Oil Tank Care
Without proper insurance, if your oil tank spills or leaks you could be 100% responsible for cleanup costs – which average $250,000 to $500,000 but can be even more. As a property owner, you are responsible for the year-round maintenance of this potential environmental hazard.
Oil is used for home heating in some regions in Canada, specifically in more rural areas. Leaks and spills from a home oil tank are dangerous and costly. After an oil tank spill, the average cost for cleanup is $250,000 to more than $500,000 and includes:
Replacing the tank and supply lines
Removing contaminated soil from around your home
Replacing your home’s foundation.
If oil spills or leaks on your property, you could be responsible for all costs unless you have the proper insurance. As a property owner, you – not the oil company – are responsible for maintaining the oil tank.
Oil Tanks and Your Home Insurance
Typically, a home insurance policy does not cover the loss or damage to your property resulting from an oil spill. However, the liability coverage provided by your home insurance policy may cover, up to the purchased monetary limit, the liability you incur when an unintentional oil spill on your property contaminates a neighbour’s property. Intentional acts are not covered under home insurance liability coverage.
What To Consider When Buying an Oil Tank
Home oil tanks hold about 1,000 litres and are available with plastic liners to help reduce internal corrosion and with valves for draining water.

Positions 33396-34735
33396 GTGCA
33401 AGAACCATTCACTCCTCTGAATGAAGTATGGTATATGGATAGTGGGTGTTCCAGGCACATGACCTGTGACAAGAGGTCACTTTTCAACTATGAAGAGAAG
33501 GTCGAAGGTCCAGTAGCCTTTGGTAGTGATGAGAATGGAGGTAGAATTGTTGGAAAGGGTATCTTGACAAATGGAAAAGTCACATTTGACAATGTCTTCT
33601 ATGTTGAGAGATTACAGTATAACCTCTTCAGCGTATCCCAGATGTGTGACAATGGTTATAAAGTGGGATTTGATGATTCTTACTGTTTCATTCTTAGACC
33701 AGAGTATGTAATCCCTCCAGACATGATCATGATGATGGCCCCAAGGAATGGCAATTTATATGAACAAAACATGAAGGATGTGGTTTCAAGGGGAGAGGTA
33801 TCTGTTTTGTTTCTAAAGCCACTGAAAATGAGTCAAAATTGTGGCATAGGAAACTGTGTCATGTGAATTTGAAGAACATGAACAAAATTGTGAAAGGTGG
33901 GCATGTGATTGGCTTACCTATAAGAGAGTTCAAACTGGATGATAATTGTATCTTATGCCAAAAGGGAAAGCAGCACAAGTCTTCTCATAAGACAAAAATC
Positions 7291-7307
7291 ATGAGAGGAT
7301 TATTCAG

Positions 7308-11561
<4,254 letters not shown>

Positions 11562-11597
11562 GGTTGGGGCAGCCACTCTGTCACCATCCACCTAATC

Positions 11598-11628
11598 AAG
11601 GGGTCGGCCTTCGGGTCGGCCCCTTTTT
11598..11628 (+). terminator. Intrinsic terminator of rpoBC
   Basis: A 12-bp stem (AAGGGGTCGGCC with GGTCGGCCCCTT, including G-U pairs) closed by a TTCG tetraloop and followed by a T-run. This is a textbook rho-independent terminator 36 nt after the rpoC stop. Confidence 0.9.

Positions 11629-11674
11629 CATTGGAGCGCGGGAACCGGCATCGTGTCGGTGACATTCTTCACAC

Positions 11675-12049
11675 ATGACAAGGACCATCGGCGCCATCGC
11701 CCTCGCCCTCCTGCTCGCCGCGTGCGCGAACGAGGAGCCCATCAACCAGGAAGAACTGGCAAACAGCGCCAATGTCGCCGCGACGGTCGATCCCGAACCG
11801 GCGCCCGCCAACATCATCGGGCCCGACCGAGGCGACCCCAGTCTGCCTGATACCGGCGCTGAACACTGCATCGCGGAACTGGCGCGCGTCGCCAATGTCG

A tank’s lifespan depends on its location and exposure to the elements, the grade of fuel used and maintenance. NEVER buy a used tank. When buying a tank, look for:
Certification by the Standards Council of Canada or the Underwriters’ Laboratories of Canada
Metal pipe connections
One that automatically prevents the accumulation of water by allowing condensation to be drawn off with oil entering the furnace
4 Tips for Installing an Oil Tank
Ask your supplier about a certified installer for your new oil tank. Never transfer oil from an old to a new tank – it could contaminate the new tank with water-laden sludge. Your tank should be installed:
At least 15 metres (50 feet) from a well
On non-combustible footing, such as a concrete slab or patio stones
Where it can be easily inspected
Away from a wall to help prevent it from rusting.
5 Maintenance Tips
Regularly inspect your tank for signs of corrosion, such as rust or shifting.
Ask your oil distributor to do a visual inspection of your tank if you are uncertain about its age or condition.
Protect your tank lines from foot traffic.
Make sure your tank, lines and connections – and the area around them – are kept clear of snow and ice. Your fuel oil company may provide shielding devices.
Keep your roof clear of snow and ice that could fall on your tank.
As with any question you may have about your home insurance policy, the brokers and CSRs at DPM Insurance Group are always happy to take the time to explain your coverage, help you mitigate the risks of a potential claim, and guide you through the process should the need arise to make a claim. At DPM Insurance Group, your security is our responsibility.
Source: Insurance Bureau of Canada